It has been ten days since I completed the UA Honors in New Zealand: One Really Awesome South Pacific Adventure. Since finishing the program, I have not stopped thinking about how my life in the US is simultaneously very similar and very different to that of students in New Zealand. Both countries are largely modernized, a mix of urban and rural communities, good access to education, and have many diverse people, races, and belief systems represented in their population. However, the key benchmark that our class discussed was the difference of the emphasis on fairness in New Zealand, versus that of freedom in the United States. Though we have similar systems of government and English-colonial backgrounds, our means of approaching the concept of a people-led government. In New Zealand, people seek for all to be treated the same. The means in which they pursue this includes, but is not limited to, stewardship over the planet to ensure that future generations are able to experience the same earth that current residents do, a smaller wage gap to ensure that all people have a similar general ability to afford housing and other necessities, socialized healthcare to prevent anyone from not having access to care that they need, and inexpensive university costs to prevent students from low and lower middle income backgrounds from being obligated to enter the workforce immediately after school should they desire a university-level education. On the flip side, the trademark of the US system of government is the concept of freedom. In the US citizens feel as though they have the freedom to accumulate as much wealth as possible, the freedom to act without significant government intervention, etc. Americans feel as though fairness comes with the opportunity to be free. Each American can make X amount of money, even if they are not guaranteed to. This idea is intrinsically tied into the American Dream: someone can come from nothing and create something for themself and for future generations. Kiwis, on the other hand, believe that freedom comes from the ability to be fair. There are certain guarantees in a fair system that do not exist in a free system like the United States. While I do not think that the US could adopt policies that New Zealand has for the mere reason that we are a much larger country and our country was built on the principle of freedom, I do believe that we could learn from the actions that Kiwis are taking, such as caring for the planet. Though it has been only ten days, I feel confident that I will continue trying to find a balance between fair and free throughout my life.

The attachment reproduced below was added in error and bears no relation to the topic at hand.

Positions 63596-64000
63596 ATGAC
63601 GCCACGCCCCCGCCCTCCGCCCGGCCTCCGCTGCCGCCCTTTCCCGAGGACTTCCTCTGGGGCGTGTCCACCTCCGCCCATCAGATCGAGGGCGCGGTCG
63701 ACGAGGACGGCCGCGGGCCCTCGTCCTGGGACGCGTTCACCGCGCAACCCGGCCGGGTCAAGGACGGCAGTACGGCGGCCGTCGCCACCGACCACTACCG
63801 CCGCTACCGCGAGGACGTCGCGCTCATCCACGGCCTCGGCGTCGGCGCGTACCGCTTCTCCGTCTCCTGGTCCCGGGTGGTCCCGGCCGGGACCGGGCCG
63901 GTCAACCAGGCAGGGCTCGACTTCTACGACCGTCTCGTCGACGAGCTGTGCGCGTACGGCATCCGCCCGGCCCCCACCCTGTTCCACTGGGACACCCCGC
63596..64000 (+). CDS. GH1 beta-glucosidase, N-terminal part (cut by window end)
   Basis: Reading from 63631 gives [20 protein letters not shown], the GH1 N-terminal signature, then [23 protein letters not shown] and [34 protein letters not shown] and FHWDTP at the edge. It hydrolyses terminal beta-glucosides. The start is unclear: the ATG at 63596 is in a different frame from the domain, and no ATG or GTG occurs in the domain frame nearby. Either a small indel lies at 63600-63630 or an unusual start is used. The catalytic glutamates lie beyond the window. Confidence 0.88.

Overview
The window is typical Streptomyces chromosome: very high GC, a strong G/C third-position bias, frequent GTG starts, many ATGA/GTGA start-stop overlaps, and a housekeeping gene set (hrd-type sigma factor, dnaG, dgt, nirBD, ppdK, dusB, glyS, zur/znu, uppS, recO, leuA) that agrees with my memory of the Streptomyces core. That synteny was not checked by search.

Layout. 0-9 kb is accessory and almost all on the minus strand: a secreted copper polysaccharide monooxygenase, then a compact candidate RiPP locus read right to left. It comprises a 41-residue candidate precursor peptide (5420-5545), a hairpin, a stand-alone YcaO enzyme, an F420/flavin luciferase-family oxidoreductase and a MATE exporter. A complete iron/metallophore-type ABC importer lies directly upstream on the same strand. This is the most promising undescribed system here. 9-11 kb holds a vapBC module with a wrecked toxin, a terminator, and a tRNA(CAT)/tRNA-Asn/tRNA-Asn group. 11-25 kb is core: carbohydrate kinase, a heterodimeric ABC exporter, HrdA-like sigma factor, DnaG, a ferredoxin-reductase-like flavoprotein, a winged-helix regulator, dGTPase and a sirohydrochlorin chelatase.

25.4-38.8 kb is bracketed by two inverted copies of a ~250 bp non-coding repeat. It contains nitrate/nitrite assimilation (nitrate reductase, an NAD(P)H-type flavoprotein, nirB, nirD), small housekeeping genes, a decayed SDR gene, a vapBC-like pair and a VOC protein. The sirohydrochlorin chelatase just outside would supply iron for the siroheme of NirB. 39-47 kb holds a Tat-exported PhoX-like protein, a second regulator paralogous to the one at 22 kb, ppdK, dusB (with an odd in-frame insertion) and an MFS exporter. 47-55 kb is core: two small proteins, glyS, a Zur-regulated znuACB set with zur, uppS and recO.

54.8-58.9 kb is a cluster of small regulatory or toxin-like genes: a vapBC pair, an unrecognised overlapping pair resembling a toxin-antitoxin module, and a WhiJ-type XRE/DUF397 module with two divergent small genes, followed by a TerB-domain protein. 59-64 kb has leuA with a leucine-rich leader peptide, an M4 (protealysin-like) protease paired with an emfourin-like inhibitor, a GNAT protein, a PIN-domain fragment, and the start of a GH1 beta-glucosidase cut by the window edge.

It is easy to see why Kiwi’s are intentional about caring for the environment when you look at images like this (even more so when you visit them in person), fairness aside. This was taken at Milford Sound, in the southwest of the south island. It was beautiful!